Mineral Policy


9. Environmental protection

Environmental and social considerations are key issues in the development of mining policy.

Unfortunately, there are many instances where communities have been affected by badly-managed, unconstrained or unregulated mining activity that has caused pollution of water, soil or air.

Environmental Impacts of Riverine Gold Mining by Artisanal Miners in Betare, Cameroon A key role of government is to ensure that communities are protected from any negative environmental impacts of mining. Some of the pollution impacts caused by poor mining practices include water and soil pollution from acid mine drainage, soil erosion or deforestation, spills from tailings dams and other waste facilities and climate change impacts from greenhouse gases. At a more local level, the dust and noise impacts of large mining trucks passing through rural areas can be disruptive for communities. The pollution of water and soil systems can affect the ability of communities to grow food crops in larger agricultural projects or in smaller community gardens.

A good environmental policy will address all these issues at the various stages of a mining project, including the post-closure stage.

Regulations often require mining companies to undertake environmental (and now environmental and social) impact assessments in the early phases of project approval, as a first step towards the implementation of sound environmental management practices.

Policy in practice: The Environmental and Social Impact Assessment Tool

The primary tool for managing environmental impacts from mining is the Environmental and Social Impact Assessment (ESIA). This process usually targets larger scale mining operations, and has become a condition for mining in most places in the world. Sometimes the “social” component of the assessment is not explicitly stated. In these cases, the definition of “environment” in the policy can be extended to include social impact assessment and mitigation. However, many governments are now including the social component more explicitly to ensure that impacts on people are as important as assessing impacts on the environment.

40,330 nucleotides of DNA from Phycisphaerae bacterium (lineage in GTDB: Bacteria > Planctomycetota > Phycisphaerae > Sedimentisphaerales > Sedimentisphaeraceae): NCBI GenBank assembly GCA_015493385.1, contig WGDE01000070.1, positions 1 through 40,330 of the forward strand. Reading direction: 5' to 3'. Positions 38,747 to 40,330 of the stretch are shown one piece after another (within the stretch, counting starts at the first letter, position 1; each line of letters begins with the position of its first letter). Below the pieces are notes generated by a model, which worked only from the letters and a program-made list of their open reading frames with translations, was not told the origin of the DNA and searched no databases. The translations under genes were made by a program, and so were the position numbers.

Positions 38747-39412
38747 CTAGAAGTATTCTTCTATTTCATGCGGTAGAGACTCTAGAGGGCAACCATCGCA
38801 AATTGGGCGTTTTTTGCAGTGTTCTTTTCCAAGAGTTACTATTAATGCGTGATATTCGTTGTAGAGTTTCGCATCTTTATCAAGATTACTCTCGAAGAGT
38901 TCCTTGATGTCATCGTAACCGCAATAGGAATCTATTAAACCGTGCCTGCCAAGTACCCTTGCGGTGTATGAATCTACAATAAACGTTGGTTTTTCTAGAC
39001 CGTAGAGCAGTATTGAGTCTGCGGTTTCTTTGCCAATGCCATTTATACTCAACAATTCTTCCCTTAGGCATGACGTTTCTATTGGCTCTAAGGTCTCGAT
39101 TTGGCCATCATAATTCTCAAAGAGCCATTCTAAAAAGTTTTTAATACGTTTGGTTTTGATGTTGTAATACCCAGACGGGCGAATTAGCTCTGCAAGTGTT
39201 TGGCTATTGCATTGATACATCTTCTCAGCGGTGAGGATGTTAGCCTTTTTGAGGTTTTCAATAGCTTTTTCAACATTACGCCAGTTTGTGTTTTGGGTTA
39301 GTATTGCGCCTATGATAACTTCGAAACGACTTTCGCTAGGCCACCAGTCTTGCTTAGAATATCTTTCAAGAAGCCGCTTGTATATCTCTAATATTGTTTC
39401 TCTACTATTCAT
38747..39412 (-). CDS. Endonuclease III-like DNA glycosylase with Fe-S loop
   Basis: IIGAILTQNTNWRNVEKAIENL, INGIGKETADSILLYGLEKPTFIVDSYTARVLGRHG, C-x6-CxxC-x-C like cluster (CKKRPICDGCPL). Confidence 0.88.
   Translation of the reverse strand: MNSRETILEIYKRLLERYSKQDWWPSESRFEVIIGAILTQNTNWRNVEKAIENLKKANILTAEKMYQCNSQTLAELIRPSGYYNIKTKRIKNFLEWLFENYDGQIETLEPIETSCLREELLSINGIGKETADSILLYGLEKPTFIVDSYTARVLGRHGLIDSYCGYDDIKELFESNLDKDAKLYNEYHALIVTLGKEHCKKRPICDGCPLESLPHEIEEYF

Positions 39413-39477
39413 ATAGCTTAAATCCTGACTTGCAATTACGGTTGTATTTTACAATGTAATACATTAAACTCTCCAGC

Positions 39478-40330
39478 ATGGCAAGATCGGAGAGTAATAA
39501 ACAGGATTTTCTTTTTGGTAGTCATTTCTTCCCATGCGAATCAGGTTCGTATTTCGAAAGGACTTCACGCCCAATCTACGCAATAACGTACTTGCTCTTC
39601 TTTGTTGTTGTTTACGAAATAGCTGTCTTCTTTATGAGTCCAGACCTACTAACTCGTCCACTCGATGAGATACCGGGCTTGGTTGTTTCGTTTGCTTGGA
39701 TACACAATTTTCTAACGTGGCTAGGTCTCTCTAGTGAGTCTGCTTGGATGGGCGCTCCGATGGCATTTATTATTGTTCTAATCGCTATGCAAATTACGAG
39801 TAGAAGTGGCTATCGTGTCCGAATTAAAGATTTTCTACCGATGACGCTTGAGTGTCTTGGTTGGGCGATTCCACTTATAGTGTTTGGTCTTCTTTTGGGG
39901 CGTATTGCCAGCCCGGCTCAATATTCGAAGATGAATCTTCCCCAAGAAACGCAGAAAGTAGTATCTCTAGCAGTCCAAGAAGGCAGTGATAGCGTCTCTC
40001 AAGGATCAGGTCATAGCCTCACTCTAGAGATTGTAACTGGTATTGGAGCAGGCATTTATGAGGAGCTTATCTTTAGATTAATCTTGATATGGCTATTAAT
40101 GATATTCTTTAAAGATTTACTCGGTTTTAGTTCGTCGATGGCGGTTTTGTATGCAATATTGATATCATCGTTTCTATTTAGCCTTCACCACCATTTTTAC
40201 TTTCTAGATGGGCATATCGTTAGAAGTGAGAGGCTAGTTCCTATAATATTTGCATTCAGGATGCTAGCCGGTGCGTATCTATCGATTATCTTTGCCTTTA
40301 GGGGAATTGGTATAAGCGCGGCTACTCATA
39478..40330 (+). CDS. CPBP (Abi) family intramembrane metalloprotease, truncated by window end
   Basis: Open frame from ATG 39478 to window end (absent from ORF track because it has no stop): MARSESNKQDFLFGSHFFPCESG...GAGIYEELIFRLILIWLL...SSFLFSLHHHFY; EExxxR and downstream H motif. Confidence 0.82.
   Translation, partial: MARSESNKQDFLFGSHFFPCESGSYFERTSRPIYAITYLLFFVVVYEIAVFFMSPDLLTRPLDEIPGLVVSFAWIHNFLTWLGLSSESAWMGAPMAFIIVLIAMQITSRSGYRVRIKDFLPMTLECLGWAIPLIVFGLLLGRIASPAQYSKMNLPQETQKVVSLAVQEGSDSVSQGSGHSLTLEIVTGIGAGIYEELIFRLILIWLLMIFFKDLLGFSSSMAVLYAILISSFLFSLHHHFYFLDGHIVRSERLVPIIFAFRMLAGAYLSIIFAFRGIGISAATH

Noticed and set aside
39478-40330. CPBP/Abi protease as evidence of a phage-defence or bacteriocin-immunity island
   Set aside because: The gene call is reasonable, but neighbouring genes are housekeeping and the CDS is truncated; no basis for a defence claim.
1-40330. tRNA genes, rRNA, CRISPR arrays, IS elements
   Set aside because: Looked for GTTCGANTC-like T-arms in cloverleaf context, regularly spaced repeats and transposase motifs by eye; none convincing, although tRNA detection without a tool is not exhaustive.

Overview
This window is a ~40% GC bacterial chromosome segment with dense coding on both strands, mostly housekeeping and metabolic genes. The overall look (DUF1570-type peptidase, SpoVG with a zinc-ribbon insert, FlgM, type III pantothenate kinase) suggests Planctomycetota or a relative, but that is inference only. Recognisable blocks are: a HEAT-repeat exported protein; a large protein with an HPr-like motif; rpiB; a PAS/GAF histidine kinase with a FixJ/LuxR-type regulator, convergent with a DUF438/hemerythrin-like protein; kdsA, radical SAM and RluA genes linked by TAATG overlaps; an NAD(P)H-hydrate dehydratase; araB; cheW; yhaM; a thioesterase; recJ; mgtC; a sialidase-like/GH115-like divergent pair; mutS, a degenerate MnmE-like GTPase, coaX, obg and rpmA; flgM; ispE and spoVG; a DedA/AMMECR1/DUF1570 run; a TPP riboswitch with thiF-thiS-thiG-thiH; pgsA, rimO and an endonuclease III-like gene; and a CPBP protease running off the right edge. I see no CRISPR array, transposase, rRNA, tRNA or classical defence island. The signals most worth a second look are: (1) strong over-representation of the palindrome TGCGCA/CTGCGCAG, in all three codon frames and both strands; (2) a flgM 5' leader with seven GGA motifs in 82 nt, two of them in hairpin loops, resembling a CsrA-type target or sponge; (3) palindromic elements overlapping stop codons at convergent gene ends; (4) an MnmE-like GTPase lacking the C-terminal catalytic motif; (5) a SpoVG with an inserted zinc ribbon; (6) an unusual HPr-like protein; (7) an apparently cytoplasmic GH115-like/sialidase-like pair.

There is also a trend toward including human rights’ impacts assessment as part of the ESIA, or as a separate process.  Whether a government wishes to highlight the social component of an ESIA is a policy decision it must make.

While a full-blown ESIA is required for large scale mining in most countries, often a lesser form of this process is required for exploration projects or smaller scale mining operations. In these cases, an Environmental Statement or an Environmental Report may be the terminology used for the assessment of environmental impacts for these smaller projects. Some countries have taken the policy decision not to include a specific environmental impact assessment process for these less invasive projects.

Whilst designing environmental policy is usually the responsibility of the country’s environmental authority, mineral policy often includes this sub-element. This is because mining’s impacts on the environment tend to be the most significant of any industrial sector (unless there is a chemical manufacturing sector present), particularly when the country is not heavily industrialised. Also, the responsibility for managing the environmental impacts of mining can be shared between the mining authority and the environmental authority in some countries.

Other policy choices relate to whether the country has adopted various international protocols or principles, such as “polluter pays” or requires up-front mine reclamation bonds to be posted to ensure sufficient funding for environmental clean-up.

Companies operate on a tight timeframe when it comes to accessing and maintaining investment funding. They will benefit from the application of a clear environmental protection policy during the approval phase, for example, the requirement for timeframes regarding approvals for environmental and social impact assessments. Financial and possibly human resource impacts on a mining project can be severe if projects are delayed.

Companies will also benefit from an environmental authority that is sufficiently resourced to conduct regular, unbiased, on-site inspections during the life of mine. For example, the environment authority should not have to depend on the mine for transportation (vehicles or fuel) or accommodation at the mine site. Consideration of these issues during the policy development phase can determine whether a government department charged with a regulatory function may be compromised when it should accept support or help from the mine to carry out its work.